Edison Moves Into Online-Learning Market
Edison Schools Inc., which has long attracted controversy in managing public schools, announced Monday that it has changed its name to EdisonLearning and has bought a California-based software company that will help it compete in the fast-growing online-learning market.
The acquisition of Provost Systems Inc., based in Santa Clara, Calif., will allow Edison to offer online coursework to students directly, or through their schools or districts, Edison officials said. Provost’s software helps support two Pennsylvania online schools which serve a total of 10,000 students. It also includes student-information systems, benchmarking, standards-alignment systems, and a portal that allows students and families to get access to courses and grades.
In its 16 years as a for-profit manager of public schools, New York City-based Edison has weathered rocky financial terrain, criticism of its management style, and questions about its accomplishments. Most recently, the School Reform Commission in Philadelphia decided to take back four of the 20 schools Edison manages in that city. The panel cited inadequate academic progress in the schools.
Edison said in a prepared statement that the Provost acquisition caps a “two-year, full-scale strategic and operational transformation” of the company. But its officials said the move in no way signals a plan to scale back its current core business, which reaches 250,000 students in 19 states, the District of Columbia, and the United Kingdom through charter and traditional public school management and provision of academic programs such as tutoring. Acquisition of Provost is projected to stretch that reach to 350,000 students.
“We are still very much in the school-management and charter-school-management business. But we need to be able to partner with all reform-minded educators,” said Joseph Wise, the company’s chief education officer and a former superintendent of the Duval County, Fla., school district. “To do that, we have to increase our offerings as well as our delivery system.”
Terry Stecz, Edison’s chief executive officer, said the company is trying to find ways to create “new platforms” to improve student performance, especially since it serves particularly large proportions of low-achieving students. It is trying to use what it has learned in running schools, he said, to become “the preferred partner for large urban systems, states, or cities.” Doing that requires the ability to deliver a “continuum of solutions,” including a robust array of online options, he said.
In that vein, Edison has been developing a “hybrid” school design model that would enable students to learn both through traditional classroom and newer technological means, Mr. Stecz said. For the past three years, Edison has also been marketing its services as a turnaround specialist for districts with schools in need of restructuring.
The additional lines of service can help the company—which was often criticized for “taking over” schools—reposition itself as a collaborator with a range of approaches, Mr. Stecz said.
“In the early days, it was more that we had ‘A’ solution, and that isn’t as readily adaptable,” Mr. Stecz said. “In many ways, things got away from us in ... this notion of taking over or privatizing. That’s not what we’re about at all.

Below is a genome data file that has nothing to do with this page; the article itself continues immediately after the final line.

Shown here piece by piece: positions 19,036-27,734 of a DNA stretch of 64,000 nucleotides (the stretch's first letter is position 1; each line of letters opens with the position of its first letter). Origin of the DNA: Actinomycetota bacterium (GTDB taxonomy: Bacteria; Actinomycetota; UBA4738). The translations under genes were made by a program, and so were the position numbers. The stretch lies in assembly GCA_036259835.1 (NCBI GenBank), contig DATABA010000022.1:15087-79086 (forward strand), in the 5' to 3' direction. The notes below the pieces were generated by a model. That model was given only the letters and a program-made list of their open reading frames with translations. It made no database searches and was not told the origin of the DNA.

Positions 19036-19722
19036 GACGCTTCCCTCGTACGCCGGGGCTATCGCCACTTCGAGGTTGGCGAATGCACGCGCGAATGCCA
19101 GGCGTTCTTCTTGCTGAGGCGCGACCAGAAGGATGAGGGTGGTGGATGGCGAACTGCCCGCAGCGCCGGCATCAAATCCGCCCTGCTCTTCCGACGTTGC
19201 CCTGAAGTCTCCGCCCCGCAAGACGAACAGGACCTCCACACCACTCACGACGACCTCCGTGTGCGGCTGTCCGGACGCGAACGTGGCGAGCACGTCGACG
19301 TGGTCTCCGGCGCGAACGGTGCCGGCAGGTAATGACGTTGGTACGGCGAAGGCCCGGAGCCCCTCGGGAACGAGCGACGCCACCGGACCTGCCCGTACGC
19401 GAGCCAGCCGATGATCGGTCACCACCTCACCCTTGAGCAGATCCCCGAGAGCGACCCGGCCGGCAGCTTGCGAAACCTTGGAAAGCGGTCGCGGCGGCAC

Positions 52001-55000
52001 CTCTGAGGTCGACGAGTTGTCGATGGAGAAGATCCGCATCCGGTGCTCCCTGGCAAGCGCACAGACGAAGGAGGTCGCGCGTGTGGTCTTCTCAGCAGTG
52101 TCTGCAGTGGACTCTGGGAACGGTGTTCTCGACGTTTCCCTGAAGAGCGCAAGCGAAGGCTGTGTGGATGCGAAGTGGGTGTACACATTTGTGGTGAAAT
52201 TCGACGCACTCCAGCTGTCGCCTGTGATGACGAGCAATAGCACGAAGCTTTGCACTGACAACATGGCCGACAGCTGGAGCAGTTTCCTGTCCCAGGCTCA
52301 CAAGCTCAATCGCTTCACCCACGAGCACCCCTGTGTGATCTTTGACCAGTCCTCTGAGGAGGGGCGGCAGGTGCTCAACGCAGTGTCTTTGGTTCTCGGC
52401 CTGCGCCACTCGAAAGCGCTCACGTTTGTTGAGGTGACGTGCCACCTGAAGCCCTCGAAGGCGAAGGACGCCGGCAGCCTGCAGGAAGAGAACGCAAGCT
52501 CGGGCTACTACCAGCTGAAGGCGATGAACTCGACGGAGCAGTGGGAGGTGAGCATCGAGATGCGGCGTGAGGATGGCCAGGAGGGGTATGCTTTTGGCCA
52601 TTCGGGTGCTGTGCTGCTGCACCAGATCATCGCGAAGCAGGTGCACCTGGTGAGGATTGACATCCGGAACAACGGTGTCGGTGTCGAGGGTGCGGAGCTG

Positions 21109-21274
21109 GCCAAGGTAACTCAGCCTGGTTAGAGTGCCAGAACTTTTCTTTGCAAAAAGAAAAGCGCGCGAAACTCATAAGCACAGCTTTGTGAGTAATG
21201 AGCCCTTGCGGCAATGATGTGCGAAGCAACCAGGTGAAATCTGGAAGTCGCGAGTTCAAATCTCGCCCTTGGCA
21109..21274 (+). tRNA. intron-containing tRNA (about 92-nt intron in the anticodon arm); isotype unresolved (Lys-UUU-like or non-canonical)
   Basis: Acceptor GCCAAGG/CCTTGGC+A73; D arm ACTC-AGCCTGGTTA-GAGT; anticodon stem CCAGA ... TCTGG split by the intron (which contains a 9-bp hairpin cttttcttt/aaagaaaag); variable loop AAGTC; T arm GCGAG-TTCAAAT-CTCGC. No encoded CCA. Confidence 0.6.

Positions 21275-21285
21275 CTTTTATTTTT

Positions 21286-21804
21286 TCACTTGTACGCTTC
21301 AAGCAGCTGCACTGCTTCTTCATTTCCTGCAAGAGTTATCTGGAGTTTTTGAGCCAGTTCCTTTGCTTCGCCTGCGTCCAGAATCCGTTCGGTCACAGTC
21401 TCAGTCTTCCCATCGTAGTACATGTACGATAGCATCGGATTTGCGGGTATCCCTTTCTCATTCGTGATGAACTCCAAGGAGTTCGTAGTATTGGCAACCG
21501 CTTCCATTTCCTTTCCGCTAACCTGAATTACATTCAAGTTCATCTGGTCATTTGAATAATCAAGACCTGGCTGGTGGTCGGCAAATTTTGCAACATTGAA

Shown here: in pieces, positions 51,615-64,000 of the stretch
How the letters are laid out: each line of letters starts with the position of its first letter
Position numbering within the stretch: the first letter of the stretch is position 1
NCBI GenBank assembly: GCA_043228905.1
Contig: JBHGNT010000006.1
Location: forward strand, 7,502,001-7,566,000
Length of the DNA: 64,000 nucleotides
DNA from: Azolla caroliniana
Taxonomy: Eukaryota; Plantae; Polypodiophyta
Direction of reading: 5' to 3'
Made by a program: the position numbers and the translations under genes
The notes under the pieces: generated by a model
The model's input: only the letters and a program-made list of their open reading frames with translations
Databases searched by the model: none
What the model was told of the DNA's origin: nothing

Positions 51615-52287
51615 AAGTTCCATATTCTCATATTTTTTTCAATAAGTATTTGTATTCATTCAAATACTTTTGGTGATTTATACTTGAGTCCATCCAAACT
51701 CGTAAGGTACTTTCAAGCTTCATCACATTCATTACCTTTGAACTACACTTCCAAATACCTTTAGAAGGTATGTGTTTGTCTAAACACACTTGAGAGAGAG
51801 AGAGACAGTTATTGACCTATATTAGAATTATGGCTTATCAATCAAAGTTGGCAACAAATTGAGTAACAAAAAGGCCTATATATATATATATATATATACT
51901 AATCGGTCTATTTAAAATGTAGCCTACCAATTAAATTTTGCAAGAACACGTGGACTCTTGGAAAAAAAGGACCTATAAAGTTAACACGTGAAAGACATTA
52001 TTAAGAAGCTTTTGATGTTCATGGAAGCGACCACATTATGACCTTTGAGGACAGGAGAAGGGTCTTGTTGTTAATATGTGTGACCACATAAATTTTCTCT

“We’ve learned in almost 20 years there is no one solution,” he said. “So it’s important to get into a community ... and create a portfolio that can address many needs.”
Steven Pines, the executive director of the Education Industry Association, a Rockville, Md.-based advocacy group for private-sector education companies, said he sees Edison’s move as a “diversification of business strategy that is smart and in tune with market changes.”
“The online marketplace is one of the hottest-growing niches in K-12,” he said. “To maintain its position as a well-known education brand, Edison is probably well served to step into that virtual space.”
Trace A. Urdan, the managing director of Baltimore-based investment bank Signal Hill Capital Group LLC, and a longtime analyst of the for-profit education industry, said Edison's move positions it to grab a piece of the expanding world of "blended" or "hybrid" education, in which students combine study in brick-and-mortar buildings with study online. Other companies, such as K12, are moving into that area, with high-school-level coursework a particularly fast-expanding part of that market, he said.
The distinctions between the school-management business and the online-coursework business are blurring, Mr. Urdan said, as companies explore going beyond providing courses to providing entire curricula.
And while Edison's new direction might not be motivated by a desire to minimize controversy, it could very well have that effect, Mr. Urdan said.
"They started at the much more difficult end of the spectrum, and now they're moving into the less controversial, arguably easier end," he said. "It's getting away from the idea of, 'We’re here to do what you do better than you do' and into, 'We're selling you something you need and don't have.' "
Edison also announced that it is launching the EdisonLearning Institute, a research-and-development arm aimed at creating research-based, customizable school designs.
Vol. 27, Issue 43
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